Saturday Sports: Layoffs At ESPN, Star High School Baseball Pitcher
SCOTT SIMON, HOST:
Finally, it's time for sports.
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SIMON: And I guess a hundred is kind of a theme for the news portions of today's program and that same number shook the sports world as ESPN let go of about a hundred employees this week, including producers and on-air personalities as more people watch sports online while ESPN still pays enormous amounts of money for broadcast rights. But has the network also gotten over its skis on other matters? NPR's Tom Goldman joins us. Morning, Tom.
TOM GOLDMAN, BYLINE: Hi, Scott, welcome back.
SIMON: Thank you. Good to be back. Although, I had fun, too. Not to drag politics into sports, but there are some people who believe ESPN has done just that and may have lost viewers because of it.
GOLDMAN: Yeah, there are. They say ESPN leans left, and that's driven away Conservative sports fans. Conservative commentators and bloggers cite lots of coverage of Caitlyn Jenner and transgender issues, lots of coverage of Colin Kaepernick and his anthem protests. Although, I watched a lot of that and not all was supportive of Kaepernick.
ESPN also has made visible moves to promote diversity, pulling - putting more women and people of color in prominent on-air positions. ESPN's public editor named Jim Brady acknowledged in a tweet this week that politics is a small cause for ESPN's problems. But he also wrote in a column, a few weeks ago, the network isn't going to stick to sports, and it'll continue covering the fusion of sports and culture and politics.
SIMON: I've been in the sports world for a couple of weeks, as you know, on book tours, in and out of sports studios. And I know the feeling there seems to be this is something much bigger for ESPN because it has all these long-term top-dollar broadcast rights while more and more people are just cutting the cord and streaming sports online.
GOLDMAN: Yeah. I think there's general agreement those are the main causes according to Nielsen data. ESPN has lost more than 10 million subscribers in the past five years. And at the same time, as you mentioned, ESPN is paying billions in rights fees to broadcast NFL, NBA, Major League Baseball, college sports.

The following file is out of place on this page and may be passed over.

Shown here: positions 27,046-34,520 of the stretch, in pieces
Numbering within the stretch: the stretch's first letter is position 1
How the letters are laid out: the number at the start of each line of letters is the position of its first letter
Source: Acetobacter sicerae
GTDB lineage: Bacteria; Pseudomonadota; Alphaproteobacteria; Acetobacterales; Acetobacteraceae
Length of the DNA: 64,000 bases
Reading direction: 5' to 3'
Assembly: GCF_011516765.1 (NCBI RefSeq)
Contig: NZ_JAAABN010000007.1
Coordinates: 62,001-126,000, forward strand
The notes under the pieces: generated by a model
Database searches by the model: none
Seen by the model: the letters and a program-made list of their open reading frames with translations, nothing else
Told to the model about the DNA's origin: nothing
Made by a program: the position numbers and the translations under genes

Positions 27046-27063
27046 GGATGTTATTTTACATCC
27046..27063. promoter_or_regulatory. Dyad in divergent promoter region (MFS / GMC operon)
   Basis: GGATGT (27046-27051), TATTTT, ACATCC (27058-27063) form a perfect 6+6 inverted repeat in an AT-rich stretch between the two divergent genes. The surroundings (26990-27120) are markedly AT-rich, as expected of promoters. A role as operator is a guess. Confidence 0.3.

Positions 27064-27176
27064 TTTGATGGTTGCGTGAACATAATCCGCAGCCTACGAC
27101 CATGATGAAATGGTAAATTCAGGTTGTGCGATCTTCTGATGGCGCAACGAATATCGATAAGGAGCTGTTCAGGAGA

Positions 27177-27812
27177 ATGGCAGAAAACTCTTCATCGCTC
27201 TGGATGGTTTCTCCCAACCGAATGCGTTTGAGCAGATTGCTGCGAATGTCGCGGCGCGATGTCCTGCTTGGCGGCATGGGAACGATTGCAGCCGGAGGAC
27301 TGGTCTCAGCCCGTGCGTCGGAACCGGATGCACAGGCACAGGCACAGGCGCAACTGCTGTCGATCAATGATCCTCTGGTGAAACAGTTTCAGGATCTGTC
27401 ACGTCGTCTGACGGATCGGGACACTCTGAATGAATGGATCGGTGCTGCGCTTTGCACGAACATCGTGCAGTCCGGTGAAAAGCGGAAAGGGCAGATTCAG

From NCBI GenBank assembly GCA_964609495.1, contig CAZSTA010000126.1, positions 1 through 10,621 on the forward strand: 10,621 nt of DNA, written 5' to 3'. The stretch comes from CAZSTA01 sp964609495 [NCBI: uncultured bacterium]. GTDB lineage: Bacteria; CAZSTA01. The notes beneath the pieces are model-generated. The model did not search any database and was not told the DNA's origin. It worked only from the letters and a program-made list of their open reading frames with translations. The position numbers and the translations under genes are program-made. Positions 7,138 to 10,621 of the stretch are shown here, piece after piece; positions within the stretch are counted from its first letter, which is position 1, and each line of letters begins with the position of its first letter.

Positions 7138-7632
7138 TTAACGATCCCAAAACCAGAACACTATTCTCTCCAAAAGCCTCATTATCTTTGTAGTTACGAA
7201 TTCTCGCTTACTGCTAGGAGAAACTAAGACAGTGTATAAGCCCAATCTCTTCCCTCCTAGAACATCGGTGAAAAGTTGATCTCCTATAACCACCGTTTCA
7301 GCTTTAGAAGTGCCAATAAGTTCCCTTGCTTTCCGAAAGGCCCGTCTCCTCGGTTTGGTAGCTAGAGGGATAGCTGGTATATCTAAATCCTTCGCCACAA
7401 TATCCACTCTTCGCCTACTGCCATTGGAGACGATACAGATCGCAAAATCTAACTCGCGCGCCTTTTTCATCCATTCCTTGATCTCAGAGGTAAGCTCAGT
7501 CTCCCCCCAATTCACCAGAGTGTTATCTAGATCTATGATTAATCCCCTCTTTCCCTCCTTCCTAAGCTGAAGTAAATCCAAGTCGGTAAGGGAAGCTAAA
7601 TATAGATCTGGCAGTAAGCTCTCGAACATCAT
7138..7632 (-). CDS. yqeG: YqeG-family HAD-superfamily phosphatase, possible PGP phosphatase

You know, it's not certain whether the layoffs can help recoup losses or if they're more of a signal to shareholders that ESPN is taking the losses seriously and trying to streamline. Either way, Scott, the network has lost some talented journalists. And you hope they find outlets to continue their great work.
SIMON: Have to ask about the cover of Sports Illustrated.
GOLDMAN: Were you on?
SIMON: You know, no. Maybe regionally, maybe in the Midwest, maybe even in Chicago...
SIMON: ...With my word processor as they say. But in any event, it's a 17-year-old pitcher out of Notre Dame High School in Sherman Oaks, Calif. His name is Hunter Greene. And the cover says, is he baseball's LeBron or the new Babe?
Now, look, I have seen video of Hunter Greene. I am excited about him. But is it wise to hang this line around the neck of a gifted young man?
GOLDMAN: Little bit of pressure? Of course, LeBron James hit the cover of SI years ago with the words, the chosen one, and that worked out pretty well. You know, we are always so ready to christen the youngest as the next greatest of all time, but we need to remember greatness, winning, usually takes time.
It's a small sample size but I think relevant. In the NBA playoffs, four of the first five teams to win opening playoff series had older starting lineups based on the average age of the starting five. So age matters.
SIMON: Yeah. I mean, LeBron is a good example, by the way, now that he's in his 30s. Before we go, any quick nice stories that you noticed in the NFL draft?
GOLDMAN: We are so NFL obsessed, Scott. Seems like every player drafted is a noteworthy story in his new city. I will pluck out one, though - quarterback Deshaun Watson drafted by Houston this week. When he was 11, he and his mom and siblings moved from public housing into a Habitat for Humanity house. It was presented to them by NFL player Warrick Dunn, one of the most charitably-minded athletes ever. Watson was drafted 12th by the Houston - same draft position Warrick Dunn went in 1997.
SIMON: NPR's Tom Goldman, thanks so much.
GOLDMAN: You're welcome.
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SIMON: You're listening to WEEKEND EDITION from NPR News. Transcript provided by NPR, Copyright NPR.